Michael Millikin, the chief lawyer for General Motors, admitted that under his watch some employees from his department failed to do their job. The statement is in relation to the scandalous recall of 2.6 million cars equipped with flawed ignition switches.
Millikin, who is expected tomorrow to be grilled by the US lawmakers during a Senate Commerce, Science and Transportation subcommittee hearing, joins GM CEO Mary Barra and Delphi Automotive CEO Rodney O’Neal in testifying about the mishandling of a deadly safety flaw that has so far been linked to 54 crashes and at least 13 deaths.
“We had lawyers at GM who didn’t do their jobs; didn’t do what was expected of them,” Millikin said in his written testimony. “Those lawyers are no longer with the company.”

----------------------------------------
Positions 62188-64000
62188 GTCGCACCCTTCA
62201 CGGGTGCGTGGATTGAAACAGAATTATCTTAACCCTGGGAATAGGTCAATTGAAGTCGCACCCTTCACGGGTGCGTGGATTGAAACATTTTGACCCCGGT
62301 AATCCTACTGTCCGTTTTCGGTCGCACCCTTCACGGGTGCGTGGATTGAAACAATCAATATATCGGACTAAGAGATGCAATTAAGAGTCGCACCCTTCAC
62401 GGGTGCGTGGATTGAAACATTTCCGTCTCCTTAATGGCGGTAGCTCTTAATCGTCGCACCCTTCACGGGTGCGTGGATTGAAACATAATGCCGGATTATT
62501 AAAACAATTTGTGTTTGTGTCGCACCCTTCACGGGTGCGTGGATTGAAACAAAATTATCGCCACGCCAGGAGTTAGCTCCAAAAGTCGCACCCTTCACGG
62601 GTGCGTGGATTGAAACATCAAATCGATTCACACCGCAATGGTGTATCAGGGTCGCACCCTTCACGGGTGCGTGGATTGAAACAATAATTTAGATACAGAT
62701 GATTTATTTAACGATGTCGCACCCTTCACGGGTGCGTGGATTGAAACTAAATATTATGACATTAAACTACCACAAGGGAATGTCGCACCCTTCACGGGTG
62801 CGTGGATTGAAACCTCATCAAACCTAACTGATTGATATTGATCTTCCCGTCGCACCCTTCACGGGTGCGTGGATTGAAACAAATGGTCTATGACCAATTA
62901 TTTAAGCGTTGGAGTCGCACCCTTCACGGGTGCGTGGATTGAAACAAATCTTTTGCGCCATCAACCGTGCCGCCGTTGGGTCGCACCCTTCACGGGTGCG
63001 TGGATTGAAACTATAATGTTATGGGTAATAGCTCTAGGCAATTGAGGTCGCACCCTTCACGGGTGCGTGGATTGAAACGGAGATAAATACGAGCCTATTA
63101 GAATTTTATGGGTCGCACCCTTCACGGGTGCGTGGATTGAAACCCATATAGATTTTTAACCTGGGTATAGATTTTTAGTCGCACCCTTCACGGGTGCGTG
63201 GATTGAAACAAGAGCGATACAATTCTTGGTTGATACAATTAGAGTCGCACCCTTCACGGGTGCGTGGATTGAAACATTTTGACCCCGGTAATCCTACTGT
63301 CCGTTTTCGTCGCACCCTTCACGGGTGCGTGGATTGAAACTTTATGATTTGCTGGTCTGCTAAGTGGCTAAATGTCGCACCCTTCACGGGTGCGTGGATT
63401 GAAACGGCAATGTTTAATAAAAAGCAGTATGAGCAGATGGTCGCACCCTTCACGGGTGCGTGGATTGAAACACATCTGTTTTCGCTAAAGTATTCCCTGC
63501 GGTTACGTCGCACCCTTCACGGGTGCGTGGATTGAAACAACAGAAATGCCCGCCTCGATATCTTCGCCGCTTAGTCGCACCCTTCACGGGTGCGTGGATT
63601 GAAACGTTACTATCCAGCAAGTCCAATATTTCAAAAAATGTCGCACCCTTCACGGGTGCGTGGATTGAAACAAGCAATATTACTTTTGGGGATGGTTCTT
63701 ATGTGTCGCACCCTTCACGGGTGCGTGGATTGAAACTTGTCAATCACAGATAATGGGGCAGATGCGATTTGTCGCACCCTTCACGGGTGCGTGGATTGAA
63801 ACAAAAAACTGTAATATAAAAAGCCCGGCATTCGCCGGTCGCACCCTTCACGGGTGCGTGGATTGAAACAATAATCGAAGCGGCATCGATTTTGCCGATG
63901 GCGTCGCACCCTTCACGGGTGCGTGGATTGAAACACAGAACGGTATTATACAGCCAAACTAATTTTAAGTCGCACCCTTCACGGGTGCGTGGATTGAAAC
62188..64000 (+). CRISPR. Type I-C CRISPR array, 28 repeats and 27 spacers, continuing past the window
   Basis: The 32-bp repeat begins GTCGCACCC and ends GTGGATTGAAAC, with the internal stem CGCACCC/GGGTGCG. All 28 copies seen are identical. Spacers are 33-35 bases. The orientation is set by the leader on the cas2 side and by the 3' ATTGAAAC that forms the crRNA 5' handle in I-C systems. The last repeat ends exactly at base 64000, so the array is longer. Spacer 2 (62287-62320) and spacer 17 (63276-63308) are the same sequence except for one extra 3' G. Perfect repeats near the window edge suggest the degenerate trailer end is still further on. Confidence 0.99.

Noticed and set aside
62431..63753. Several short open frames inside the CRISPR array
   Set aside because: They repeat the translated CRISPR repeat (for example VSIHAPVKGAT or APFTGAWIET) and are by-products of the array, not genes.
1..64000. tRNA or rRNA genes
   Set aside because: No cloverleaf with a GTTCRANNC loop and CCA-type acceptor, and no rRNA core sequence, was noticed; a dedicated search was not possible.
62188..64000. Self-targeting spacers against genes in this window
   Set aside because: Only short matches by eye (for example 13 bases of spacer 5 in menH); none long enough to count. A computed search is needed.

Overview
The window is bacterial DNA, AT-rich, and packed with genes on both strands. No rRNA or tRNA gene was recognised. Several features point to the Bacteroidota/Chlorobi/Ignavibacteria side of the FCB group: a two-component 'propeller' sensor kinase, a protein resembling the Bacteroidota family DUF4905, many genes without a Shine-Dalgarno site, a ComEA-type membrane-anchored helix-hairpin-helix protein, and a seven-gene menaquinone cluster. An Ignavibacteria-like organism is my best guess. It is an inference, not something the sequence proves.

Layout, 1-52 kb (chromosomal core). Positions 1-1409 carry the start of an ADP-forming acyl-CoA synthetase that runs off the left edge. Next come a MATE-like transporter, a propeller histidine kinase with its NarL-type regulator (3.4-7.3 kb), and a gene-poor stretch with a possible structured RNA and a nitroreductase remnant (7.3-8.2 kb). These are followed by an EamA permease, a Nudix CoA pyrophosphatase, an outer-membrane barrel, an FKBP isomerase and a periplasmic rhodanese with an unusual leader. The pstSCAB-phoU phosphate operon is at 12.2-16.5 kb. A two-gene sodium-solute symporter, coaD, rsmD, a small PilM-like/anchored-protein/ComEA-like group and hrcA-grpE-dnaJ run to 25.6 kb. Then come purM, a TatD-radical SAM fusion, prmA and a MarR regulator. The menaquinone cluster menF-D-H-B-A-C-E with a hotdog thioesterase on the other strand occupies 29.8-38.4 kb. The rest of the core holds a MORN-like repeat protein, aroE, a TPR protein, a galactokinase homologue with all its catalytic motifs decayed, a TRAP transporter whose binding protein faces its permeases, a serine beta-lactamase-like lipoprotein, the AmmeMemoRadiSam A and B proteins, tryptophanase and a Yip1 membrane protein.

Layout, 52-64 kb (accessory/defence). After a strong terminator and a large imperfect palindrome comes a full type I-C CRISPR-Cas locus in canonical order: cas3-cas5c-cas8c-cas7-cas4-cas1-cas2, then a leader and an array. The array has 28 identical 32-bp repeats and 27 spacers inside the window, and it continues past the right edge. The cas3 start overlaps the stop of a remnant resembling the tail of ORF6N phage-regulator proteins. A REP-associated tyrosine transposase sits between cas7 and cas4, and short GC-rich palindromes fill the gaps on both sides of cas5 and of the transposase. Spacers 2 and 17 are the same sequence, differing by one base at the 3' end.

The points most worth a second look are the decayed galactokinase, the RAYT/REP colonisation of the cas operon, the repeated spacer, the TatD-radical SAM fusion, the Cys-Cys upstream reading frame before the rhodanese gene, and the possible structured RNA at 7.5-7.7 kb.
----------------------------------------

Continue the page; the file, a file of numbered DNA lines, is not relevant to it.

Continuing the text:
Since February, when news of the recall broke – new evidence pointed out that GM’s employees had known about the problem for years. The ignition-switch defect related hearings before the US congress started on April 1. The fourth hearing, to be held tomorrow, is expected to be the most thorough to date. Besides the aforementioned executives there will be questions also for Kenneth Feinberg, the outside lawyer hired by GM to oversee its victims compensation fund and Anton Valukas, the outside counsel that conducted an extensive in-house review of the company on the matter.